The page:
The climate crisis is another important subject in environmentalist new media. Amelia Marzec’s Weather Center for the Apocalypse (2015–17) speculates on what the future could become by predicting environmental changes. A series of interviews requires users to toggle between different perspectives on climate crisis. The project also operates a personal satellite radio system, called Future Satellite, and a homemade weather station, called Weather Tower, to collect information such as temperature, pressure, wind speed, and rainfall. Described as “a storybook for the future,” Liz Miller’s The Shore Line (2017) conveys ways that forty-three people, living by the shoreline in both urban and remote areas of nine countries, have confronted the world’s problems of rising seas and violent storms due to global warming. Although these conditions affect all of us, they affect us in different ways.14 A project that also looks at environments in South Florida, Rachel Johnson’s Escaped Exotics (2018) examines the entwined histories of trade, colonialization, and indigeneity, focusing on the effects of invasive plants on tropical environments. All of these projects heighten awareness of particular occurrences that may not seem earth-shattering but offer insights into the entanglements of humans and the environment.

Elsewhere, we have advocated for shorter films and longer discussions.15 We wanted to nudge thinking beyond the documentary feature, which tends to dominate documentary due to the inequitable and profit-driven systems of film distribution and exhibition, particularly in the US where documentaries seldom appear on free-to-air television. They appear mostly on cable networks, public television, and subscription VOD services. When they do appear, they follow broadcast or theatrical temporalities, running sixty to ninety minutes long. Documentary bows to the needs of exhibitors whose business models were adapted from commercial narrative entertainment models of consumption over education or provocation. They often resemble Louisiana Story more than SwampScapes’ short videos, whose components evoke short videos that circulate via social media.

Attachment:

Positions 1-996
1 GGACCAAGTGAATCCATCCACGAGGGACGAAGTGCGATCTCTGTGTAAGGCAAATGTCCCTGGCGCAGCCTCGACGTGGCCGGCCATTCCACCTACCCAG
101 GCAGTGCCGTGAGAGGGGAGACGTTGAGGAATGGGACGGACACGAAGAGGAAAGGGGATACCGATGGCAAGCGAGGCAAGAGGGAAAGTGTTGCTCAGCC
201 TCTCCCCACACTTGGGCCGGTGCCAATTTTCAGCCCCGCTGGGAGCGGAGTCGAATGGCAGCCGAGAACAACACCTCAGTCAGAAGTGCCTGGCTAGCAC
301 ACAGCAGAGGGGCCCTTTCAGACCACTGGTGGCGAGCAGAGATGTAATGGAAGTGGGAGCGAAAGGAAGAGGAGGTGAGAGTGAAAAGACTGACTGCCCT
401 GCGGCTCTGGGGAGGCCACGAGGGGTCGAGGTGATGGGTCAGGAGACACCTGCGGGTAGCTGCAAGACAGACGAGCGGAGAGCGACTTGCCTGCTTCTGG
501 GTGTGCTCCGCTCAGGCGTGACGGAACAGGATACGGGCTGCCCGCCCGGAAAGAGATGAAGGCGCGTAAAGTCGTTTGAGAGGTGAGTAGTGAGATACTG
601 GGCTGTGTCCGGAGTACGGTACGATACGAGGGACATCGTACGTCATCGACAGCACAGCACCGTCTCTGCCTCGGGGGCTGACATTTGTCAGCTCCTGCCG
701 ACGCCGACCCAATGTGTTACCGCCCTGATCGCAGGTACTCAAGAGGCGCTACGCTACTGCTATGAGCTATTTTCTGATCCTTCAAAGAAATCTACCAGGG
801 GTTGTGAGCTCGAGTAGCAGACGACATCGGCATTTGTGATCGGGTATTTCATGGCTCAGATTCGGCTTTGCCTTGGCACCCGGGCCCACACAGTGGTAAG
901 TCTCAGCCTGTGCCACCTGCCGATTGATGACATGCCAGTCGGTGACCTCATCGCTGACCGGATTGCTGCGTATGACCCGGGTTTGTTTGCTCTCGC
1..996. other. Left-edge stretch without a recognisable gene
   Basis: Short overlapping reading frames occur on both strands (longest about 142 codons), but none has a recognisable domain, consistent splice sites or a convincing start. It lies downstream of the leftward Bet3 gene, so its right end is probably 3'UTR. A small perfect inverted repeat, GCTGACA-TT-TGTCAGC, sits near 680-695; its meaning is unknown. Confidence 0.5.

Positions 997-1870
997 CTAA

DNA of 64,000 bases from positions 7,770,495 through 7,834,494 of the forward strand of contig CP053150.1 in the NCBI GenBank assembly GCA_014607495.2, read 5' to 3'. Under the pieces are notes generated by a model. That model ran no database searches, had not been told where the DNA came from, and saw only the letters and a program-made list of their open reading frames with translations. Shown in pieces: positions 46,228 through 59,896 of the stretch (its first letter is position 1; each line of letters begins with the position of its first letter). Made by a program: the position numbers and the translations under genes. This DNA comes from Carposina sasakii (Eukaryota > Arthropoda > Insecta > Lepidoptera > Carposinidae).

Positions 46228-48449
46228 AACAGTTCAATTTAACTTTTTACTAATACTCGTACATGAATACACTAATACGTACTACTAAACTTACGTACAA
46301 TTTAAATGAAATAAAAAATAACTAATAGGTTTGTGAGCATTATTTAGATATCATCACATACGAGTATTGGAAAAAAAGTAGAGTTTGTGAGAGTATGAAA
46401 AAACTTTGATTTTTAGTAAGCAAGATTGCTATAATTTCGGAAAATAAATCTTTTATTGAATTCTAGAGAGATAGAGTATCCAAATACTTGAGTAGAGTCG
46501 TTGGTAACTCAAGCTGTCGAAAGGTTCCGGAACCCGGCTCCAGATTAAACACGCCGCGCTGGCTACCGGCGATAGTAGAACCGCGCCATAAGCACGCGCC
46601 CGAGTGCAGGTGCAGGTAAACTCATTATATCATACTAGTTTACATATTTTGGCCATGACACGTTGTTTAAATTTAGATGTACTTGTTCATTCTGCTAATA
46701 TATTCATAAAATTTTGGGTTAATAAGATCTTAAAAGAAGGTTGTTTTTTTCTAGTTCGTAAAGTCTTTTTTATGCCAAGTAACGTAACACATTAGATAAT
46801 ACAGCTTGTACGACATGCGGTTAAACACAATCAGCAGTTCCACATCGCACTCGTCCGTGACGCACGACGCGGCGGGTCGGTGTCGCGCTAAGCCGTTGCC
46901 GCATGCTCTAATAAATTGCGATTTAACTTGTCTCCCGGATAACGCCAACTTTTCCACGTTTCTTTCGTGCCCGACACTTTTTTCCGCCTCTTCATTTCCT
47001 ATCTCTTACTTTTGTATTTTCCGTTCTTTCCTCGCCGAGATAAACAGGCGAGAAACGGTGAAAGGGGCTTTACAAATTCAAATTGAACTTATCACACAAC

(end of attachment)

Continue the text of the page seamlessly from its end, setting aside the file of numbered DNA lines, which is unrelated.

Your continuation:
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Nonindigenous biologist Mike Owen developed his relationship with plants in Fakahatchee Strand over more than a decade in Fakahatchee (2018), a film in SwampScapes (2018), produced and directed by Elizabeth Miller, Kim Grinfeder, and Juan Carlos Zaldivar.

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Nonindigenous biologist Mike Owen developed his relationship with plants in Fakahatchee Strand over more than a decade in Fakahatchee (2018), a film in SwampScapes (2018), produced and directed by Elizabeth Miller, Kim Grinfeder, and Juan Carlos Zaldivar.

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In fact, news organizations such as Al Jazeera (Qatar), Sixth Tone (China), and Vice (Canada/US) that engage with younger audiences on social media produce short-form documentaries that resemble the videos in SwampScapes. They are created as stand-alone shorts, however, and not as part of a larger project. The videos in SwampScapes simultaneously stand alone and work together, offering a kaleidoscope of different perspectives on a much larger set of issues. Rather than a unified expository voiceover to control and contain the voices of experts, audiences/users have to work through a polyphony of different voices. They must think about the relationships between these voices and perspectives. The videos can be navigated in three ways: as short time-based media, as 360-degree immersive experiences, and as data on a map that allows users to understand how specific locations intersect with the larger environment.